Chicago – The city of big shoulders needs to control the big shoulders of Carlos Zambrano. The man who may be certifiable settled down late in the season and the Cubbies need that trend to continue. Ryan Dempster and newly acquired Matt Garza are the two most consistent starters on the roster. Randy Wells and Carlos Silva will have the final spots for now with recently acquired prospect Chris Archer possibly having a second half impact.
Cincinnati – The Reds won’t surprise anyone this year, but with a staff of Bronson Arroyo, Johnny Cueto, Edinson Volquez, Homer Bailey, Travis Wood, and Mike Leake they’ll do just fine. The latter three will compete for the final two openings.
Houston – The days of Oswalt, Clemens, and Pettitte are now long gone. Wandy Rodriguez, Brett Myers, and J.A. Happ are a competitive top three on a team that won’t be too competitive. Bud Norris, Nelson Figueroa, Aneury Rodriguez, and Lance Pendleton will all get a look for the final two spots available.
Milwaukee - The Brewers have their best pitching rotation since CC Sabathia and Ben Sheets teamed for a short time in 2008. Holdover Yovani Gallardo is joined by trade acquisitions Shaun Marcum (TOR) and Zack Greinke (MIL) to form a super top three. Veteran Randy Wolf and journeyman Chris Narveson round things out. Top pitching prospect Mark Rogers could have an impact if his shoulder is healthy enough.
Pittsburgh – The Pirates have to get by on the cheap and 2011 is no different. James McDonald, Paul Maholm, Kevin Correia, Ross Ohlendorf, Charlie Morton, and Scott Olsen are the six pitchers for five spots.
St. Louis – Adam Wainwright and Chris Carpenter. Not a bad way to kick off a season. They’ll be joined by second year man Jaime Garcia and veterans Jake Westbrook and Kyle Lohse. It’s the rotation that will compete with the Brewers and Reds for the tops in the division.
Arizona – The Diamondbacks are in a rebuilding phase and it shows looking in their selection of starters. Their top pitcher is veteran Joe Saunders, acquired in last season’s Dan Haren deal. Youngsters Ian Kennedy and Daniel Hudson were both acquired over the past two seasons in deals for veterans as well. Barry Enright, who had a suprise rookie season, and one time Pirates prospect Zach Duke complete the party of five.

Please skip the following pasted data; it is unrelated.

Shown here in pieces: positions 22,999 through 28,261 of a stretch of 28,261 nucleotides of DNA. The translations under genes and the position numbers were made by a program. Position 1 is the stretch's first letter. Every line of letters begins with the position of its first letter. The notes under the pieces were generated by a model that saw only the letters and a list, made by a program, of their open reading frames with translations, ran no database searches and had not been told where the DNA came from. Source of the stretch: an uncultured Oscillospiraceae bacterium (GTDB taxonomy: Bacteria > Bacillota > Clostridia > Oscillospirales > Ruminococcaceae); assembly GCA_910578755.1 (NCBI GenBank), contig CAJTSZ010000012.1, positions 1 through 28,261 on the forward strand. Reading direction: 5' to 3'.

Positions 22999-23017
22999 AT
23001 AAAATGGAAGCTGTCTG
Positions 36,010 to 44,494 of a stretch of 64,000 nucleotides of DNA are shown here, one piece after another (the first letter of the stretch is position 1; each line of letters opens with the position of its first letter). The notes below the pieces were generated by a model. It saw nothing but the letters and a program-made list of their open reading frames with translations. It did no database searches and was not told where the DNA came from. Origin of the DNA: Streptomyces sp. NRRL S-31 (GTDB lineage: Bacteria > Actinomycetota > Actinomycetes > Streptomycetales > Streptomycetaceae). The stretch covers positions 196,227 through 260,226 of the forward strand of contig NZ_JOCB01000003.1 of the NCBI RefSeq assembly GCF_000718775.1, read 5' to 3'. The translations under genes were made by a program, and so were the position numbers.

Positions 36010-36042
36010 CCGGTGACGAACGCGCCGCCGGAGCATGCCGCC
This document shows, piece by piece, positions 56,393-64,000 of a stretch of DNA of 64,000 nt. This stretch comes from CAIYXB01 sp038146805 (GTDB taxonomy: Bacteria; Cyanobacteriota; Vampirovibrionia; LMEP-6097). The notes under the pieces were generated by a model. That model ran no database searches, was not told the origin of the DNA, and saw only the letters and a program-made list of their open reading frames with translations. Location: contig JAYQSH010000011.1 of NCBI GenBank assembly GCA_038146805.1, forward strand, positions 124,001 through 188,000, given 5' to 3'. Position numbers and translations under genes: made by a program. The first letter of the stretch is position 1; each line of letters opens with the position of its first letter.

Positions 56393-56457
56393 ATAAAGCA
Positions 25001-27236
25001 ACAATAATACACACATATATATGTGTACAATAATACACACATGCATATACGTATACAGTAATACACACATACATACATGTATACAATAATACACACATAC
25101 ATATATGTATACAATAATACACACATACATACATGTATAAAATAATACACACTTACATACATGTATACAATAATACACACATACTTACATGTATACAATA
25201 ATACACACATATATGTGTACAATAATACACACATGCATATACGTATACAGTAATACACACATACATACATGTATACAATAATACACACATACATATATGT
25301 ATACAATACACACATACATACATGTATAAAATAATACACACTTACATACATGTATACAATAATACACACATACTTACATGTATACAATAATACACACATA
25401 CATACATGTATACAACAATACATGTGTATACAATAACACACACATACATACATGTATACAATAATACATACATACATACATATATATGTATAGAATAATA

Colorado - Ubaldo Jiminez and Jorge de la Rosa gives the team a rocky mountain high to face opponents. After that things aren’t quite so clear. Aaron Cook hopes to recapture his 2008 form while Jhoulys Chacin, Jason Hammel, Felipe Paulino, and Esmil Rogers try to figure the rest out.
Los Angeles – The Dodgers have assembled a six man rotation that can compete with the majority of teams in baseball. Who will be the odd man out among Clayton Kershaw, Chad Billingsley, Ted Lilly, John Garland, Hiroki Kuroda, and Vincente Padilla remains to be seen.
San Diego – The Padres pitching staff helped carry them for most of the season and they came oh so close to a division title. Mat Latos was the clear top gun last year, but can he repeat his success? Clayton Richard, Tim Stauffer, Wade LeBlanc, and newly acquired Aaron Harang fill out the rest of the squad.
San Francisco – Pitching wins and the Giants pitching won the World Series last year. Ace Tim Lincecum hit some bumps in the road, but Matt Cain was as steady as can be. Lefty Jonathan Sanchez still has plenty of potential to achieve and second year man Madison Bumgarner comes in with a rotation spot sewn up for the first time. Even Barry Zito, much maligned since signing with the Giants prior to the 2007 season, showed glimpses last year of his prior greatness.
So there you have it. With veterans Freddy Garcia, Kevin Millwood, Jeremy Bonderman, Justin Duchscherer, Mark Hendrickson, and Shawn Hill all still available things could still change. And every year one or two prospects busts out of spring training and heads north as a member of a 25-man squad. Who will it be this year? Stay tuned.
Rumors, News, and Transactions
The Cardinals signed utility man Nick Punto to a one year deal.
Johnny Damon and the Rays are in talks, but the two sides are reportedly not close to a deal.
Texas Rangers beat man T.R. Sullivan hears the team is going after Manny Ramirez to be their new DH.
Dirk Hayhurst is popular on Twitter and has a best selling book. Now he’s employed again, signed by the Rays to a minor league deal.
The Mets signed pitcher Tim Byrdak to a minor league deal.